Question: When John uses “Logos” and connects with the Greek philosophy, you’ve well explained what he is connecting with. But what is he not saying? What is different in the Christian doctrine from Platonic?

Answer: Here is one thing that would be different: the idea of the Logos in Stoic philosophy in Greek thought. In Stoicism, the Logos was a kind of immanent principle in the world. It is the rational structure of the world that exists in things. For John, the Logos is clearly not some sort of immanent principle in the world that gives it rational structure. Rather, the Logos is God himself – he transcends the world, and he creates the world, and the world therefore has its rational structure because it is a reflection of the Logos himself. So that would be one way in which it would be distinct. And I think we would say, too, that John’s notion of the incarnation is just utterly unparalleled in Greek thought. Even in Philo – the idea that the Logos could take on flesh and become a human being is just without parallel. So the historization, if you will, of the Logos – that he dwelt among us, as John says – that is extraordinary.

Question: John was a fisherman. Was he schooled in any of this? Or was this common knowledge? Or is it just divine inspiration?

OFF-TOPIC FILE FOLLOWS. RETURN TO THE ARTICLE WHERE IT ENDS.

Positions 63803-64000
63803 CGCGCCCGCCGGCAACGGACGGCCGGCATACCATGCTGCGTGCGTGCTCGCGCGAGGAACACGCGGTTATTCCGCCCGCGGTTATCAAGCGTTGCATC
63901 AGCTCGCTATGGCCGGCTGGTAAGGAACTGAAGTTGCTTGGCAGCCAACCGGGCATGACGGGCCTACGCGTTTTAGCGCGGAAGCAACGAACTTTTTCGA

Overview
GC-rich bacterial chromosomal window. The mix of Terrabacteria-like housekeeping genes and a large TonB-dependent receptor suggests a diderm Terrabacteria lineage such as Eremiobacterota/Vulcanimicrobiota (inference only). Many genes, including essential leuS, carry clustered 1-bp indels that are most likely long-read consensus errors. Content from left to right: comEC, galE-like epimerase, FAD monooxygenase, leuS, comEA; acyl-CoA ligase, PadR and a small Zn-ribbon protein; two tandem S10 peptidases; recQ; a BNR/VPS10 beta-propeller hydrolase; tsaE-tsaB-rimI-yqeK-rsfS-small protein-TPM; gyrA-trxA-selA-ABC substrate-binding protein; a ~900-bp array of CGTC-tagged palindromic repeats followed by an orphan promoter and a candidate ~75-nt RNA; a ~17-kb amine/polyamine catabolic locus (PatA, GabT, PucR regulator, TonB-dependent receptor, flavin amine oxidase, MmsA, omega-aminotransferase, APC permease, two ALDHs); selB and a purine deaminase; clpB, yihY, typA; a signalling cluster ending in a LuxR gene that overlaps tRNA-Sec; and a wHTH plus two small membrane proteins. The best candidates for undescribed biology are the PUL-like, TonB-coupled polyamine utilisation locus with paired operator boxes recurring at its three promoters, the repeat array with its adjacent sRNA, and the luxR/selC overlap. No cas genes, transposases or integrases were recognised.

Answer: I don’t think it is just divine inspiration because it does connect with the Middle Platonism of his day. Scholars think that it isn’t demonstrated that John himself knew Philo’s work. Some have suggested that maybe John read Philo. They were contemporaries. But I think, for the most part, scholars would say that while it cannot be proven that John knew Philo’s work, nevertheless John breathes the same atmosphere as Philo in what is written in the prologue, this atmosphere of Middle Platonism – of the Logos as the mind of God. Whether or not a Galilean fisherman could have written this is going to depend on a number of things. First, did a Galilean fisherman write the Gospel of John? I mean, one could say that maybe John is not written by John, the son of Zebedee. There are scholars who think it might have been somebody else. Or maybe John, the son of Zebedee, appropriated this prologue and attached it to his Gospel. Or maybe, as a young man, John grew up and became much more educated and sophisticated. He left fishing and went into theology and church work, and the doctrine that you have in the Gospel of John is a very, very high Christology of Christ as Lord and God. I think that that is the sort of thing where we are just too ignorant to be able to answer the “how” question.4